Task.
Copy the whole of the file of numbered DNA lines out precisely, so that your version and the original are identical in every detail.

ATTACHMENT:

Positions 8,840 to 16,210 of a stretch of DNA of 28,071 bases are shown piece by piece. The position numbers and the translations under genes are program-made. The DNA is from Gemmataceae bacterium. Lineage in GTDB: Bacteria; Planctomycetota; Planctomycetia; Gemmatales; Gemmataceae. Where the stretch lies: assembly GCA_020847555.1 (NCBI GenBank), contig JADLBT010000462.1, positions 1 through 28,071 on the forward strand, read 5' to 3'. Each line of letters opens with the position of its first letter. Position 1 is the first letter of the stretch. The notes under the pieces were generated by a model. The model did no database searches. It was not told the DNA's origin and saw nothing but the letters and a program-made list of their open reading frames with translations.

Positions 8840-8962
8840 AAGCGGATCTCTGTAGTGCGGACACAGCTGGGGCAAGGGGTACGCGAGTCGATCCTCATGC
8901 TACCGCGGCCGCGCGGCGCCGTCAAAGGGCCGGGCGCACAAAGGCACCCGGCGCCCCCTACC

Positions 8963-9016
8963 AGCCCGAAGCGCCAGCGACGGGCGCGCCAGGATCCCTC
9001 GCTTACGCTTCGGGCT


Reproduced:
Positions 8,840 to 16,210 of a stretch of DNA of 28,071 bases are shown piece by piece. The position numbers and the translations under genes are program-made. The DNA is from Gemmataceae bacterium. Lineage in GTDB: Bacteria; Planctomycetota; Planctomycetia; Gemmatales; Gemmataceae. Where the stretch lies: assembly GCA_020847555.1 (NCBI GenBank), contig JADLBT010000462.1, positions 1 through 28,071 on the forward strand, read 5' to 3'. Each line of letters opens with the position of its first letter. Position 1 is the first letter of the stretch. The notes under the pieces were generated by a model. The model did no database searches. It was not told the DNA's origin and saw nothing but the letters and a program-made list of their open reading frames with translations.

Positions 8840-8962
8840 AAGCGGATCTCTGTAGTGCGGACACAGCTGGGGCAAGGGGTACGCGAGTCGATCCTCATGC
8901 TACCGCGGCCGCGCGGCGCCGTCAAAGGGCCGGGCGCACAAAGGCACCCGGCGCCCCCTACC

Positions 8963-9016
8963 AGCCCGAAGCGCCAGCGACGGGCGCGCCAGGATCCCTC
9001 GCTTACGCTTCGGGCT